Sunday, April 28, 2013

Visit to David Culp's garden - Hillside Garden

I had the good fortune to secure a spot on a tour of David Culp's garden this weekend. I devoured his book, "The Layered Garden", this winter when it was cold and gray outside, and the photos of such an amazingly beautiful garden perked me up and inspired me. Dave has quite the horticultural pedigree and as the book is simply gorgeous, I couldn't wait to see it in person.

Today's pictures are of his hillside garden, an acre of land on a shady hillside on which he and his partner tore out almost everything 22 years ago and remade it bit by bit. He doesn't amend the soil and scarcely waters. 

As an aside, he said that at the time of writing the book, he'd counted 3,000 plant specimens on his property (of which the hillside is but one garden) - and then he stopped counting - so I'm not going to even pretend to know the specifics of each plant you see in the photos. (Dave, however, can point to any plant anywhere on his property and rattle off its botanical name just like that.)

They built all of the steps themselves
They also built the wall themselves

I love that he has random plants, like this hellebore, tucked into the wall
The hillside garden abuts the gravel driveway
Another lovely set of steps
There must have been thousands of hellebores on the hillside

More hellebores 
There are paths up on the hill, but we were not able to walk on them this weekend. Still, the tranquility of the space emanated down the hill and it was breathtaking to observe from my place on the ground.

Wednesday, April 24, 2013

Wordless Wednesday

Radishes in my community garden plot

Monday, April 15, 2013

Garden Bloggers' Bloom Day - My first!

I've been waiting for months to have something in bloom so that I could finally post today. Spring was a long time coming and things are coming up later than usual, but I'm just grateful to have signs of life in my garden once again.

Kerria japonica

Tulips and daffodils


Hyacinth ending their show 

This lilac is about to bloom, so I think it counts

Forsythia. I'm having second thoughts about removing it.

Creeping phlox usually bloom together but the light purple is a little slow out of the gate

A double daffodil. I don't remember planting it but it's really pretty.

Well that's it for my first Bloom Day. I'm looking forward to next month's, when flowers will be bursting all over the place and will hopefully be hiding all of the onion grass!. Don't forget to check out the other bloggers at May Dreams.

Saturday, April 13, 2013

Oops, I did it again

I really ought to stop with these impulse buys, but they really are so much fun. Plus, I wanted to support a new local business in my neighborhood. That's not so wrong, is it?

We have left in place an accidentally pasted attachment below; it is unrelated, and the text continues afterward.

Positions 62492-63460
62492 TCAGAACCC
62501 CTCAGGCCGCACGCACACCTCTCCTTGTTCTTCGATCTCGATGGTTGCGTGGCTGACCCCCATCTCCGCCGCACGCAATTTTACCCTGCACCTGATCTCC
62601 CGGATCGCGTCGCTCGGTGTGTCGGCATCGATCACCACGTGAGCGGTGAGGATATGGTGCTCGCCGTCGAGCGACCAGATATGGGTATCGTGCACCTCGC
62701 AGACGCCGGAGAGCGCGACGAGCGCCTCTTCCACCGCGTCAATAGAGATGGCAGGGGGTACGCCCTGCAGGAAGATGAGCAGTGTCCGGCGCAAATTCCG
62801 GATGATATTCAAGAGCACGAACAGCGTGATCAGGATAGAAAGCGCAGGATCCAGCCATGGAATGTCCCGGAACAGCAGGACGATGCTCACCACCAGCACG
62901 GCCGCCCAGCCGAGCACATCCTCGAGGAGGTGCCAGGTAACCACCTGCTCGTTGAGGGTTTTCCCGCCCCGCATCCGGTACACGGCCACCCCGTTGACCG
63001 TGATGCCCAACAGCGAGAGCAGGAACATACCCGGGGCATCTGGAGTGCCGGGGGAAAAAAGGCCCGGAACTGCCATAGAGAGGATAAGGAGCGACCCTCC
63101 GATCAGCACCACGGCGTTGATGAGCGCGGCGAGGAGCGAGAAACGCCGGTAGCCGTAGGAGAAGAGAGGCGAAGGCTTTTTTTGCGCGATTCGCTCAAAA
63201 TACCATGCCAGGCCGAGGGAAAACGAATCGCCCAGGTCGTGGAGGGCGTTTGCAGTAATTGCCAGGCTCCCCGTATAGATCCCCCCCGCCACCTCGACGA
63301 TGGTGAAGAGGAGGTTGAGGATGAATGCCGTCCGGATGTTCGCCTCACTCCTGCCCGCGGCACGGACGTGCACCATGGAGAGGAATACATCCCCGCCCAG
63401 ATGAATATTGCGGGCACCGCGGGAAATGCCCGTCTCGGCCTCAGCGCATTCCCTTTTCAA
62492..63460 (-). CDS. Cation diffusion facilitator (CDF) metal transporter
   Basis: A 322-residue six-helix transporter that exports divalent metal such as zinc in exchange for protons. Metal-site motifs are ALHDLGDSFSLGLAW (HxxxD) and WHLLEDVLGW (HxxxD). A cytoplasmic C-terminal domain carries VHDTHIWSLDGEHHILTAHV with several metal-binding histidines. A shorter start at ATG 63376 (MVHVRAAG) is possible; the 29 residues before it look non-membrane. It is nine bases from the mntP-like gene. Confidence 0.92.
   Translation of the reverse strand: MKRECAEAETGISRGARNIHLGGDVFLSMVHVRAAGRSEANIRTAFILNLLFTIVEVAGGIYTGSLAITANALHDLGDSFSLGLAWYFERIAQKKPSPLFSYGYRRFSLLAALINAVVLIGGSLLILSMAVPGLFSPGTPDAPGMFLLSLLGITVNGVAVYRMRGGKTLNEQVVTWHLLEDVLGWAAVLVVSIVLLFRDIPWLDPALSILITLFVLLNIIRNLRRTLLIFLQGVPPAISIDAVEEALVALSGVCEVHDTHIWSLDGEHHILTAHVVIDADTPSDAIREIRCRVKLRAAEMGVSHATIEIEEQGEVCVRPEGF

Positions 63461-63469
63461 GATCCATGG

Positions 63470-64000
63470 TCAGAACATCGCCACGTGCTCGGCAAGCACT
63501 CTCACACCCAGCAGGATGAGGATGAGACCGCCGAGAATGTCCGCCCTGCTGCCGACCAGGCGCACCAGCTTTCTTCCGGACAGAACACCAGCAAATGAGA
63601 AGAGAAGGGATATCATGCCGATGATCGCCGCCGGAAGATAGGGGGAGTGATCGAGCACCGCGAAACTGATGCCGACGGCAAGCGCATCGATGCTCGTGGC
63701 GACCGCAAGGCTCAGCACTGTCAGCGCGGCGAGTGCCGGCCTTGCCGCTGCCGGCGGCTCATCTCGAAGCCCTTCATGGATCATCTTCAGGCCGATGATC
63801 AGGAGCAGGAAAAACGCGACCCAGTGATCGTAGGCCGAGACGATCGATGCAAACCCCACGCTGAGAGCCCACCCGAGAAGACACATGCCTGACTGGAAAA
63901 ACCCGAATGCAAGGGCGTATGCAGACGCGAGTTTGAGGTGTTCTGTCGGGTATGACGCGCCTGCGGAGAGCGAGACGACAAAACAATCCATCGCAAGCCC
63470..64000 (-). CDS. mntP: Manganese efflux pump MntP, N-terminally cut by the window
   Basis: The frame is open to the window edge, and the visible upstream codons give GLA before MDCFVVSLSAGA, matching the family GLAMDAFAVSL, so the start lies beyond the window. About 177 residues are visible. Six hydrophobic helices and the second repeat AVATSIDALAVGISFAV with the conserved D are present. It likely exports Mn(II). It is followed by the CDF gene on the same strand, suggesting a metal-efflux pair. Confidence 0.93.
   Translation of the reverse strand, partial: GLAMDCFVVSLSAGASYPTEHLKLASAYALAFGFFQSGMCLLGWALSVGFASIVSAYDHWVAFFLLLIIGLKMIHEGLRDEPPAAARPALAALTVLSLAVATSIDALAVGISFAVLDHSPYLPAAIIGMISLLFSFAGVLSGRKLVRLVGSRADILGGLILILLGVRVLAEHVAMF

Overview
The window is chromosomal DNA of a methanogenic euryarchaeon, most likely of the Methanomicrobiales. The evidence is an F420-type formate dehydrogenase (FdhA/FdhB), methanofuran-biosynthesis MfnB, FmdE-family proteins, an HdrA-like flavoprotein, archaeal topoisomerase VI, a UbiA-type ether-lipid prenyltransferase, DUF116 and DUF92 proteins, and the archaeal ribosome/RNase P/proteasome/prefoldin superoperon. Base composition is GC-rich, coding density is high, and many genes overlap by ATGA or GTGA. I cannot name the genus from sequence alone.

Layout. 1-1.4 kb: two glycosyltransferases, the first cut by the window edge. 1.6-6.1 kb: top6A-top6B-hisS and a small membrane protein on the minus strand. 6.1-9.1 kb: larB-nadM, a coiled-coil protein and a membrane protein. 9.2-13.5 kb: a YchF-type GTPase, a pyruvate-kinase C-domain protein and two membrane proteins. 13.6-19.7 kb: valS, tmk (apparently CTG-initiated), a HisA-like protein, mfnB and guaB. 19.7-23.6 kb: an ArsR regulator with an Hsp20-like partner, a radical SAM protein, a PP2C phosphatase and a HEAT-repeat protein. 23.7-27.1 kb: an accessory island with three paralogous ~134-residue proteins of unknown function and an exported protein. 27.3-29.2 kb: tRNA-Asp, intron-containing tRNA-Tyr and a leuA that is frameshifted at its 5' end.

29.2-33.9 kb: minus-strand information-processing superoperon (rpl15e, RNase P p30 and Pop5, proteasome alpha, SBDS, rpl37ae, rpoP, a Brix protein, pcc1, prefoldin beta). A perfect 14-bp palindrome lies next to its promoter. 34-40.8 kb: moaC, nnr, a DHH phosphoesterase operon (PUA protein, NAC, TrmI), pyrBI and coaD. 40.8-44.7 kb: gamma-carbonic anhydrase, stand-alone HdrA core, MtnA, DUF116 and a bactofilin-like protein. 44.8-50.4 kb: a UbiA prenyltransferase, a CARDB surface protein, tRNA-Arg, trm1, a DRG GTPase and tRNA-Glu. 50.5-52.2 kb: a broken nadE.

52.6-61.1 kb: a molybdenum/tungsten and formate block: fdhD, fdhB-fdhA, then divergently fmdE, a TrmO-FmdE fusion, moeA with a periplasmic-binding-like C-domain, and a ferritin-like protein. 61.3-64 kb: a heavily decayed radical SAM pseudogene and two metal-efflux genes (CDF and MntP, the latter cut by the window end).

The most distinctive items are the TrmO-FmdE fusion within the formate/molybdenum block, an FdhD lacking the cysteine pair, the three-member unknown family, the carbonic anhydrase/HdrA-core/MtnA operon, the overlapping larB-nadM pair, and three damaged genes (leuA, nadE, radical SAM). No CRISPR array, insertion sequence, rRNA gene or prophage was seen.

Helleborus x hybridus "Snow Bunting"

My first hellebore!

Can you see the construction equipment to the left of the fence? Ugh...

Monday, April 8, 2013

How much do you plan?

I've often read that the first thing to do when planting a garden is to plan everything out. Hardscaping, shrubs, trees, plants, and so forth. But despite my tendency to plan out everything within an inch of an Excel spreadsheet in the rest of my life, I just can't seem to make one plan for the garden and stick to it.

It's never really bothered me, and I enjoy coming up with different ideas in my head. My garden evolves as the conditions around me change (the new houses sprouting up around me, for example).

But today, I was expanding the bed in the backyard (two days post-marathon - my quads LOVE me right now!) all in order to create more space for plants that were too crowded last year. And despite drawing a map last year of where I'd put plants, things weren't matching up.

For example, I labeled on my map that this plant is an echinacea, but it doesn't seem like one to me:

And I found a yarrow growing where I hadn't indicated that I'd planted one.

In addition, I've been impulse-buying bulbs like oriental lilies. I can just smell them from this side of spring, but before they can even grow I need to figure out where to put them and right now I have no idea.

How much or how little do you plan your garden? If you make changes, are they major re-workings or minor changes?

Sunday, April 7, 2013

In a spring time state of mind

I haven't posted much lately because I was sick of myself and whining about the weather. Yes, this seemed like the most drawn out winter in quite some time but complaining about it didn't help. This weekend, though, the weather FINALLY turned and was absolutely gorgeous. Sunny, high 50s/low 60s. Flowers are finally blooming and foliage is becoming noticeable for the flowers they will become. (Please ignore the onion grass in the photos - it's impossible to get rid of!)

These hyacinth never disappoint
Kerria japonica intertwined with Rosa cl. Pinkie

The lopsided forsythia, bien sur.

Climbing phlox getting in on the blooming action

A rogue hyacinth hitched a ride when I moved this hibiscus last year


I had forgotten about this Brunnera that I got from last year's plant party. Its flower was a nice surprise. 

Sedum "Autumn Joy"

Nepeta "Walker's Low"

Wednesday, April 3, 2013

Wordless Wednesday

Despite a record cold temperature last night, spring is still trying!